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Just did the TwilioCon hackathon on Wednesday - the organizers set it up with two demo stands (left and right sides of the stage) and a dedicated A/V guy - while one team was demoing, they were getting the other side set up. As soon as one was done, the next team was introduced and the video was switched. AFAICT it worked perfectly.

That hackathon got through 47 demos in about an hour - 60 seconds for a 6 hour hack was actually probably the right amount of time.




Well, it didn't go _perfectly_ but I'm glad that it appeared that way!

The fixed setup that Alexey proposes in his article is totally the way to go. I totally agree with him when he says not to plug in "somebody else's laptop into the projector." He is correct when he says that "Pain this way lies."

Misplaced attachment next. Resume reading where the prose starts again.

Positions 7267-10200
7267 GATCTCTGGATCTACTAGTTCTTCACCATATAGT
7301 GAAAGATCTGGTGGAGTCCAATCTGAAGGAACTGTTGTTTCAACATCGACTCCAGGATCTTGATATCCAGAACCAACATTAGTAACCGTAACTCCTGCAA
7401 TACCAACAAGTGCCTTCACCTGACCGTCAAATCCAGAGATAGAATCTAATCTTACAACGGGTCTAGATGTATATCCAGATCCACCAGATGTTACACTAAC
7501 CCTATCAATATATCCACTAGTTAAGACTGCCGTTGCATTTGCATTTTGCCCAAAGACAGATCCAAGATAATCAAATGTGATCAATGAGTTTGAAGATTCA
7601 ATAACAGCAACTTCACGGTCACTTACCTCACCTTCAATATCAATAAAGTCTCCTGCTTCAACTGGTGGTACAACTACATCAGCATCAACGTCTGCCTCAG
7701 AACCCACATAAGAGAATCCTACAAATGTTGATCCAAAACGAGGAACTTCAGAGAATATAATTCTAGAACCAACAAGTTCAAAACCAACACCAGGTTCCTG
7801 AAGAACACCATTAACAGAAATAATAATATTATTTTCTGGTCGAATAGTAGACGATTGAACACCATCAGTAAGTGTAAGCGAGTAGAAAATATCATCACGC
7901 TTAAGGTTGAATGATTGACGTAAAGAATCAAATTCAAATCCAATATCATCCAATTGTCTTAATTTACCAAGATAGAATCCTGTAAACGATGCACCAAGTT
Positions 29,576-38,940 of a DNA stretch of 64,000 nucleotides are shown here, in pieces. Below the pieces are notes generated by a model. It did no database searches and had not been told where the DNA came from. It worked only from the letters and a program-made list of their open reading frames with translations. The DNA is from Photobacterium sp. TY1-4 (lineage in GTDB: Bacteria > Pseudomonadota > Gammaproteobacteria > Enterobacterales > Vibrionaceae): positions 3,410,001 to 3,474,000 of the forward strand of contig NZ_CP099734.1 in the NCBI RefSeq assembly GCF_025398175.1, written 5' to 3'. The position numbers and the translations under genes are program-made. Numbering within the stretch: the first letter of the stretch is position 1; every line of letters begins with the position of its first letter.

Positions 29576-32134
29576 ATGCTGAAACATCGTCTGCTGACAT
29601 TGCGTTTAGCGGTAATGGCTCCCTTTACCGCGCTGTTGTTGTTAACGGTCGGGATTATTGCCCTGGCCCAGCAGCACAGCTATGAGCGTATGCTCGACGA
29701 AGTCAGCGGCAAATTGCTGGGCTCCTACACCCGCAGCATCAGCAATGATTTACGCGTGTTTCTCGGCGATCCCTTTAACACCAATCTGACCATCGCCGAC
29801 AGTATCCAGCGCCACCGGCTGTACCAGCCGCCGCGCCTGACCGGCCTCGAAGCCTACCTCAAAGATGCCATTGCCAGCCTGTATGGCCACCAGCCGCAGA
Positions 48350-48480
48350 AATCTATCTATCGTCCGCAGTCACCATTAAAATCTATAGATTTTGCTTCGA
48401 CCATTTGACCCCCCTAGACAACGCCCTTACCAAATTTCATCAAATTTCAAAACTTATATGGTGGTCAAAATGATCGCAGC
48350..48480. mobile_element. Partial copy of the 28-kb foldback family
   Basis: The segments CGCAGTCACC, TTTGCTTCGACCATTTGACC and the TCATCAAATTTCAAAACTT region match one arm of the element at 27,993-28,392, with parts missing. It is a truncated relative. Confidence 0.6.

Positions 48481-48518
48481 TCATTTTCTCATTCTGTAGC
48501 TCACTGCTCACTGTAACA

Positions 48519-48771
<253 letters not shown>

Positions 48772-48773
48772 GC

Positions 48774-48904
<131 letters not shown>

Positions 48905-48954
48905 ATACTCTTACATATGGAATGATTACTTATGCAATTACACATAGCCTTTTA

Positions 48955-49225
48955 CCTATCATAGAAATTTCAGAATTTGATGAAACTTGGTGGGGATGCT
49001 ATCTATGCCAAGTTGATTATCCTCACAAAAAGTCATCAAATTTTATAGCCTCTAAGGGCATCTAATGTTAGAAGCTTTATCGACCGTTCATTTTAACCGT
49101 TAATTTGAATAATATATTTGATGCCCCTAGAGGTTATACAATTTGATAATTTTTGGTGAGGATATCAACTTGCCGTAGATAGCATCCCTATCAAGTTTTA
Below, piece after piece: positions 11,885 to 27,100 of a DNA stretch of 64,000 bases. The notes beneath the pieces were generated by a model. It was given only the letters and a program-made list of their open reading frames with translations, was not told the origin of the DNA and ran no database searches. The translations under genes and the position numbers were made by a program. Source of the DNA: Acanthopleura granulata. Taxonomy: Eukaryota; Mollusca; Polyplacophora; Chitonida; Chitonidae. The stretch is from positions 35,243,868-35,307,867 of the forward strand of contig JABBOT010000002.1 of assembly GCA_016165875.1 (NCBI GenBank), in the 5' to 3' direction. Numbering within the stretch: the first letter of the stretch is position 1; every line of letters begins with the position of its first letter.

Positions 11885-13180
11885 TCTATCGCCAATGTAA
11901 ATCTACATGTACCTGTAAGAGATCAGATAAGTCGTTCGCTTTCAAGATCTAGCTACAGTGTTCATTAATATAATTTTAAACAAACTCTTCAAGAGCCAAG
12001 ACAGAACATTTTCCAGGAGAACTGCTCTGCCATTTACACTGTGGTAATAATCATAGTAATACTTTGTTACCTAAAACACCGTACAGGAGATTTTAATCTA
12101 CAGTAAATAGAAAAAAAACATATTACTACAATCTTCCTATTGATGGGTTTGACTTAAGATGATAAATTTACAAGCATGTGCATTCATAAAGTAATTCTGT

Frankly, the only reason we were able to pull off the TwilioCon presentations is because we had 9+ people dedicated to them: 1 MC, 4 presentation assistants (2 per podium), 1 A/V guy up front, 2 A/V guys in back (1 to run the switching equipment, 1 to run the timer), and 1 other A/V guy to mix the sound.

(A good A/V tech is worth their weight in gold. Make sure you always let your A/V techs know how much you appreciate their work.)




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